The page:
It’s easy to walk around cities looking for buildings and spaces – but there’s also a sense that things are changing underneath. When a bus-stop is an internet café, or when a quiet rural village is a global urban hub, we have to rethink – what are cities or rural areas, what is their role, and for who?  Such questions are the start of the Integrated Envisions program of BEMINE. The Envisions aim to look beyond current knowledge, to map alternative futures, to generate new ideas in response, and then to plan the actions needed for positive outcomes. Each Envision contains four parts:

    • ‘Baselines’ – problems, challenges, and the underlying systems, in the present
    • Scenarios’ – forces of change, uncertainty, and alternatives in the future
    • ‘Synergies’ – opportunities, innovations and inter-connections, for the future
    • ‘Strategies’ – pathways and roadmaps for action which links the future to the present

    The Baselines here are the first stage of four in the synergistic process: they point towards the Scenarios, Synergies and Strategies. These are the preliminary Baseline Envisions, each suggesting a space ‘beyond’ that of present-day knowledge:

    • BEYOND SMART: cities but not as we know them: new urban systems are emerging, with the catalyst of digital technology, which change the structures of economy and society.
    • BEYOND MOBILITY: somewhere versus anywhere: there are powerful forces for globalization and networks, but also powerful reactions for local economies and landscapes.
    • BEYOND THE TECHNICAL: function versus experience: most urban policy aims to provide services, such as health, education or housing: but what if the people are more interested in ‘experiences’?
    • BEYOND THE URBAN: metro-village Planet-izens: new patterns of rural-urban living and working, lead towards new peri-urban / peri-rural settlement patterns, a challenge for spatial planning.

    (A general ‘practical guide’ is on http://manchester.ac.uk/synergistics – & early version of the online toolkit is on  http://manchester.ac.uk/synergistics/collaboratorium/bemine-finland/ )

    Beyond smart? Cities but not as we know them

    New urban models are emerging. They are accelerated by digital technology and spreading into all areas of economy and society and lifestyle. The ‘beyond smart’ post-digital city is changing all the known rules on economics, governance and urban policy. It is also inventing new rules on working and living. If the mission of the ‘smart city’ is basically to improve the existing urban system, the ‘beyond smart’ city looks towards a completely different kind of system.

    The implications for spatial development and urban governance are near impossible to predict. But it seems plausible that cities and towns could be much more fluid, as the boundaries between work, leisure, education and shopping are mixed up. New divisions and polarizations could emerge, by income, lifestyle, culture etc. Small towns and rural areas could also be more mixed, as previous home-work-service-lifestyle structures are changed.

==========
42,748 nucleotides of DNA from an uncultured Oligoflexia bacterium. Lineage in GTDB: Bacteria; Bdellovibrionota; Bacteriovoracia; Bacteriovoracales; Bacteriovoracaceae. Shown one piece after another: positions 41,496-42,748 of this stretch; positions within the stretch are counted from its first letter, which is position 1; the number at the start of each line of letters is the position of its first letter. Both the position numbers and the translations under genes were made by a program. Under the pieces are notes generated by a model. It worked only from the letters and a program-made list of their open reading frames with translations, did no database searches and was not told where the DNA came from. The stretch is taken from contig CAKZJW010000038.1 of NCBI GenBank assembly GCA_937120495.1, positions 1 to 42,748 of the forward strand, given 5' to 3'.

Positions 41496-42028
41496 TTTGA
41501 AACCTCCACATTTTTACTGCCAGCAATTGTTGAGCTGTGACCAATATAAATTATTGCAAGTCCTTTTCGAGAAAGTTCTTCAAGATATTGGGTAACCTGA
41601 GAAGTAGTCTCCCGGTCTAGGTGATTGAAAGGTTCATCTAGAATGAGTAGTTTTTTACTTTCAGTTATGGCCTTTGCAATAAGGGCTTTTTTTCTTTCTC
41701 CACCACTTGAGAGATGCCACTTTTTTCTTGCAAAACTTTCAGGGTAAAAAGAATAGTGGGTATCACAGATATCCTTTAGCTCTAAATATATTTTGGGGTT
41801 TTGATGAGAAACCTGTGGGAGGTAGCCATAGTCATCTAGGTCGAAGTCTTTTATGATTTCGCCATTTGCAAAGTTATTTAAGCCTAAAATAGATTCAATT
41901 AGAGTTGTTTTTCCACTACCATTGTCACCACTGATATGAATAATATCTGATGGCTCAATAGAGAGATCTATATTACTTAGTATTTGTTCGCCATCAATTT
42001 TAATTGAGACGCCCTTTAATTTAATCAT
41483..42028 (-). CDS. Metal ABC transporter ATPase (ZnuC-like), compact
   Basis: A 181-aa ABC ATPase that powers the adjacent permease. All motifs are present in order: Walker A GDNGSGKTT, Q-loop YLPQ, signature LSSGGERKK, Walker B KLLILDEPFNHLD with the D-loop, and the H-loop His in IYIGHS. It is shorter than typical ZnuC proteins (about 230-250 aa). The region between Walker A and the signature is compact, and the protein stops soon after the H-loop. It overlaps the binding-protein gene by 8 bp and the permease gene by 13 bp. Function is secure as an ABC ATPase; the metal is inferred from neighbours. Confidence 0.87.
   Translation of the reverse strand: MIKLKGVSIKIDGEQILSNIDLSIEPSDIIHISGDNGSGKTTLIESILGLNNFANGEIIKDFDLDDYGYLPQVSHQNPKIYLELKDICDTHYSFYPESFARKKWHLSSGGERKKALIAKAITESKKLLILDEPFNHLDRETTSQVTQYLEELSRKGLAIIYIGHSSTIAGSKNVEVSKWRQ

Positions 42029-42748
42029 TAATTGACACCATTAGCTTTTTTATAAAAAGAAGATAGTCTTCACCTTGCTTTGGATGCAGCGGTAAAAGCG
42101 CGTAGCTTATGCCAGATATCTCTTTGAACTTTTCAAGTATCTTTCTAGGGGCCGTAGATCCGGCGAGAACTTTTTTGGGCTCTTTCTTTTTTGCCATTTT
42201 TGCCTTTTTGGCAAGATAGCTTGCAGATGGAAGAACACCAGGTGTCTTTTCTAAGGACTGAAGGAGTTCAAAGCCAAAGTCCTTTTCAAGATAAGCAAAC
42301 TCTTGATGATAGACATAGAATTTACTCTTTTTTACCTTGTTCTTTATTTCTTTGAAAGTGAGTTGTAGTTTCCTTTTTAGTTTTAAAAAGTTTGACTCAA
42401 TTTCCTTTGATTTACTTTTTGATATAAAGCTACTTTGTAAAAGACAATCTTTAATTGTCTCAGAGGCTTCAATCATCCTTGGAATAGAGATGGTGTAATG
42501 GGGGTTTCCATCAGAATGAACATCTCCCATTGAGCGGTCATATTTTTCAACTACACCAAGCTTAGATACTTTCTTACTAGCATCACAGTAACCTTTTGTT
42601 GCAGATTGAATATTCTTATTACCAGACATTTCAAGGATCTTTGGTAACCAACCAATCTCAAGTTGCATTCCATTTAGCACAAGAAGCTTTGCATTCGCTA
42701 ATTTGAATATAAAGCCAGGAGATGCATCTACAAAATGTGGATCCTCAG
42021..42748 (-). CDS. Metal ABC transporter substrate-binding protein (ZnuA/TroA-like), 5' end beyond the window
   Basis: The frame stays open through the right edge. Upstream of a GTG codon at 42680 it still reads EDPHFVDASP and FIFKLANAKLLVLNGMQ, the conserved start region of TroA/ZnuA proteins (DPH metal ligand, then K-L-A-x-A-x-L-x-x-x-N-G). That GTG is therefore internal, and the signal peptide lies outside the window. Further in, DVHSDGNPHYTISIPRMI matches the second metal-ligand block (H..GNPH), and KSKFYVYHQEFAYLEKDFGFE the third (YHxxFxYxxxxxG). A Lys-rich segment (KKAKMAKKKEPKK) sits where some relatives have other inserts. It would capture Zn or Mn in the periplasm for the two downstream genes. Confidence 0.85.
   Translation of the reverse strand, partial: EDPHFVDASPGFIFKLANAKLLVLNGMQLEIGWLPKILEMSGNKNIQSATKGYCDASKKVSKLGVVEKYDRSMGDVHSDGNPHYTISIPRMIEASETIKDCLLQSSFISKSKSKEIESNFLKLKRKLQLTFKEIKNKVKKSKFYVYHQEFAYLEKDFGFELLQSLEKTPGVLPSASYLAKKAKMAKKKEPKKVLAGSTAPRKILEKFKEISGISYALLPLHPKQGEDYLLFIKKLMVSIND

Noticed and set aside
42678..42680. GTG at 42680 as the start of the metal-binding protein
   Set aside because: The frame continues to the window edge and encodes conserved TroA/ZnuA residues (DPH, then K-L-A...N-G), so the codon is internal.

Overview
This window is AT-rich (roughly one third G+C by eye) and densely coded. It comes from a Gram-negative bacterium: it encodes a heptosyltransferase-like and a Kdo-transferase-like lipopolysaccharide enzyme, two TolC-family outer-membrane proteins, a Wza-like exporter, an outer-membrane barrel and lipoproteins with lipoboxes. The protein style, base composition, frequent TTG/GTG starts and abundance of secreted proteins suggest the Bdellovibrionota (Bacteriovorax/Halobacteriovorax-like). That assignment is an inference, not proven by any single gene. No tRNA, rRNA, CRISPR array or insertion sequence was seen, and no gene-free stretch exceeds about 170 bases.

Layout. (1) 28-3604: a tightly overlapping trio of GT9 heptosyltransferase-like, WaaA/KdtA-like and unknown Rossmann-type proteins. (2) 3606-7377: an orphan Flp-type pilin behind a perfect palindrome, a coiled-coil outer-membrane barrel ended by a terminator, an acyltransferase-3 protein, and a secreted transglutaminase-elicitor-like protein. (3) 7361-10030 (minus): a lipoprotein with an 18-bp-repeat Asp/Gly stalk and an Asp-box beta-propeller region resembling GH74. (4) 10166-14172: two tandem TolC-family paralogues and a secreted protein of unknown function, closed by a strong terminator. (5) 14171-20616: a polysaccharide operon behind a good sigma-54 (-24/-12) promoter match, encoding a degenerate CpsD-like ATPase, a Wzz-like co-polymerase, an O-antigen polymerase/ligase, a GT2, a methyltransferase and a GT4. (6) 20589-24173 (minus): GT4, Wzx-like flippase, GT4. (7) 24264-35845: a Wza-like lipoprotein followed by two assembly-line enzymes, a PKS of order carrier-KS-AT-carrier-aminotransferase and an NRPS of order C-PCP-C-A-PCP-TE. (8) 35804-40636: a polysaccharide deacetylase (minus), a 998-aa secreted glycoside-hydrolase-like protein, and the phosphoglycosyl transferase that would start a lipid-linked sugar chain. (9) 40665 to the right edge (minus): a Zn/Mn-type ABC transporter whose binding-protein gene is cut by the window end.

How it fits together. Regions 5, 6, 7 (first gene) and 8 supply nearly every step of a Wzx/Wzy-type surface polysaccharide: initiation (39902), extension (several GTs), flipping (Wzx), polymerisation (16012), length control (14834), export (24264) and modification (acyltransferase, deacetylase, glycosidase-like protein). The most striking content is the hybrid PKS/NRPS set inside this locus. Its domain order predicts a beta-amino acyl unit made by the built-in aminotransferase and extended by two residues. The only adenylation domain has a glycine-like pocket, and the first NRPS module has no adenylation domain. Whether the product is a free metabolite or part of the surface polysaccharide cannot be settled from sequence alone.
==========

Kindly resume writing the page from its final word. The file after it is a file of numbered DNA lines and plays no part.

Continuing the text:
What is the dynamic? Technology forces the change via advanced robotics, artificial intelligence (AI), Internet of Things (IoT) and virtual reality (VR). Economic innovation revolves around platforms, portals, cloud working, blockchain and mobile apps. Social lifestyles, education and leisure each are adapting and innovating. Spatial flows, hubs and networks are in the core of new urban agendas.

    What are the challenges? Co-location of work and leisure is one face of a broader shift where the ‘beyond smart post-digital city’ is changing all the rules on economics, governance and urban planning. The creative classes are riding the change, clustering in the metropolitan centres, building global networks and mobilizing their educational advantage. Other classes may find other solutions, but there is a high risk of exclusion and obsolescence. Service models, public services and business models will all need to adapt and innovate. The text-book urban typology of ‘home, work, services’ may soon be obsolete, and urban policy will need to adapt and innovate.

    Joe Ravetz, University of Manchester, Centre for Urban Resilience & Energy

    Got interested? Come visit us at the open house poster session in the upcoming Urban Forum V 23.11.2018! These are also some of the most relevant topics in this Envision:

    Continue Reading
  • Kaupungistumisen käännekohdat -skenaarioraportin julkistustilaisuus 29.11.2018

    16 marras 2018
    Otto-Wille Koste
    740
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    Keskustelu kaupungistumisesta käy kuumana, eikä ihme. Onhan kyseessä kuitenkin globaali megatrendi, jonka vaikutukset näkyvät laajasti myös Suomessa. Kaupungistuminen ei kuitenkaan ole luonnonlaki, vaan ihmisten tekoa. Uusi raportti Kaupungistumisen käännekohdat – skenaarioita Suomen kaupungistumisen tulevaisuudesta 2039 valottaa mistä osista kaupungistuminen koostuu, ja kuinka kehityskulkuihin voi vaikuttaa. Kaupungistumiseen nimittäin voi ja pitää vaikuttaa.

    Skenaarioiden on tarkoitus tuoda uusia virikkeitä kaupungistumiskeskusteluun ja toimia ajattelun apuvälineinä. Skenaariot on laadittu hyödyntäen tuoreinta tutkimustietoa kaupungistumisesta, erityisesti Suomen Akatemian Strategisen tutkimuksen hankkeiden, BEMINE:n ja URMI:n tuottamana. Skenaariot on laadittu yhteiskehittämisprosessina työpajoissa tutkijoiden sekä muiden sidosryhmien edustajien kanssa. Prosessista ja raportin kirjoittamisesta on vastannut Demos Helsinki.

    Tervetuloa raportin julkaisutilaisuuteen 29.11.2018 klo 16 alkaen Demos Helsingin toimistolle osoitteeseen Mechelininkatu 3d.

    Ilmoittaudu tilaisuuteen täältä.

    Tilaisuuden ohjelma
    16.00 Ovet aukeavat
    16.15 Kaupungistumisen ajurit ennen, nyt ja tulevaisuudessa, professori Panu Lehtovuori, Tampereen teknillinen yliopisto
    16.35 Kaupungistumisen käännekohdat – skenaarioita Suomen kaupungistumisen tulevaisuudesta 2039
    17:00 Kommenttipuheenvuorot:
    Anni Sinnemäki, apulaispormestari, Helsingin kaupunki
    Janne I. Hukkinen, professori, Helsingin yliopisto
    Sami Pakarinen, pääekonomisti, Rakennusteollisuus
    Sebastian Nyström, strategiajohtaja, SOK